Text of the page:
Paradoxically, marginalization can ultimately slow or stifle minority fertility decline, widen the ethnic fertility gap, promote minority population growth, and yield even larger proportions of minority young adults. Past and present examples of this include the treatment of Palestinians in Israel, Indios groups in Guatemala and the Andean states, Pattani Muslims in Thailand, Muslims in northern India, African Americans in the United States, Tamils in Sri Lanka, and the Sinai Bedouin in Egypt. While economically weakening minority communities in the short run, such policies threaten to erode the demographic position of the majority – and worse.
In the case of Myanmar, the central government’s lack of response to the discrimination and violence suffered by the Rohingya is fashioning an inviting political environment for Islamic extremism. Whereas recent government-reported RSO activity has been difficult to substantiate, that could change if the current situation is left to brew for too long. Without some attempt to resolve the dilemma, Naypyidaw runs the risk of creating its own worst nightmare – the rise of another ethnic insurgency and the more diffuse threat of terrorism.
Is a Turnabout Possible?
Theoretically, the surest and most logical pathway out of the minority demographic security dilemma is (as Leuprecht notes) a full 180-degree policy reversal. That’s not an easy political pill to swallow anywhere. Moreover, too rapid a turnabout would alarm Rakhine Buddhist communities.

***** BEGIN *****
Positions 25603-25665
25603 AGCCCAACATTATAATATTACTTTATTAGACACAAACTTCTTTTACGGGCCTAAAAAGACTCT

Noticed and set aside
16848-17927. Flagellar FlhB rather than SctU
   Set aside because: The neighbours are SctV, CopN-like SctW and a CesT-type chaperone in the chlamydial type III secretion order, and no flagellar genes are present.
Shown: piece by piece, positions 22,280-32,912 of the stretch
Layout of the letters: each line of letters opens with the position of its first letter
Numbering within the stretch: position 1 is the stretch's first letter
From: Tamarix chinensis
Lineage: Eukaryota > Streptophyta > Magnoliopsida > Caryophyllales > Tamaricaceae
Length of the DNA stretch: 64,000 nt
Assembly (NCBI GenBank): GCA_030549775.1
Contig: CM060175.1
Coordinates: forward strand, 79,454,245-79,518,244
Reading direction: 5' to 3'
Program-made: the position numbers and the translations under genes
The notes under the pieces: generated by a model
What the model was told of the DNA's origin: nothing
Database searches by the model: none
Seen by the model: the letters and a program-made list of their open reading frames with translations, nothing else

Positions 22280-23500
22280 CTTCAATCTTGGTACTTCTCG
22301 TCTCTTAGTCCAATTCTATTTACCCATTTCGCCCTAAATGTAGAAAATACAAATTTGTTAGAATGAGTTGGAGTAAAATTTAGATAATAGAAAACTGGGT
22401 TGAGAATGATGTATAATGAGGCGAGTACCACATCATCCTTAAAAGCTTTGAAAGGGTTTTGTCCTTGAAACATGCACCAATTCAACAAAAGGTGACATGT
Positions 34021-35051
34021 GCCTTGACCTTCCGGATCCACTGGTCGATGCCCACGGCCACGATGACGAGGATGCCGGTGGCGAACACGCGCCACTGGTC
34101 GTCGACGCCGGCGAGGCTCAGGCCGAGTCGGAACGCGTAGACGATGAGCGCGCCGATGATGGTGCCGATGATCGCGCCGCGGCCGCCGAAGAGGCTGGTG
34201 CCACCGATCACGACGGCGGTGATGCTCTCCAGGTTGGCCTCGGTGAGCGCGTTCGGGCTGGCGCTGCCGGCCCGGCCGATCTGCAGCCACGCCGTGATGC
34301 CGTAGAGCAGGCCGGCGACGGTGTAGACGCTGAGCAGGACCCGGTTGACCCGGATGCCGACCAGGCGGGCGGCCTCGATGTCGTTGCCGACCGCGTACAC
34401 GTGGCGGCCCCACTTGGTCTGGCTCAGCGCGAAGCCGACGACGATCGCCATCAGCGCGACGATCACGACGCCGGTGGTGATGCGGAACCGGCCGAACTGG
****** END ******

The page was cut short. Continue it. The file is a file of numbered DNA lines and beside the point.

On the other hand, it is unlikely that the international community, with the possible exception of China, which has had considerable political, economic, and security influence over Myanmar’s military junta, will continue to tolerate reproductive coercion and forced migration as the centerpieces of Naypyidaw’s Rohingya policy. And given the past five years of turbulent relations between Naypyidaw and Beijing – including China’s sunken investment in the suspended Myitsone Dam and the Kokong conflict near the border in Myanmar’s northeast – neither Myanmar’s military establishment nor the new National League for Democracy seems eager to wedge themselves into a geopolitical corner where China is their one and only friend.
What would such a policy reversal mean? Rather than turning a blind eye to disruptive inter-ethnic violence, the central government would need to actively protect Rohingya communities.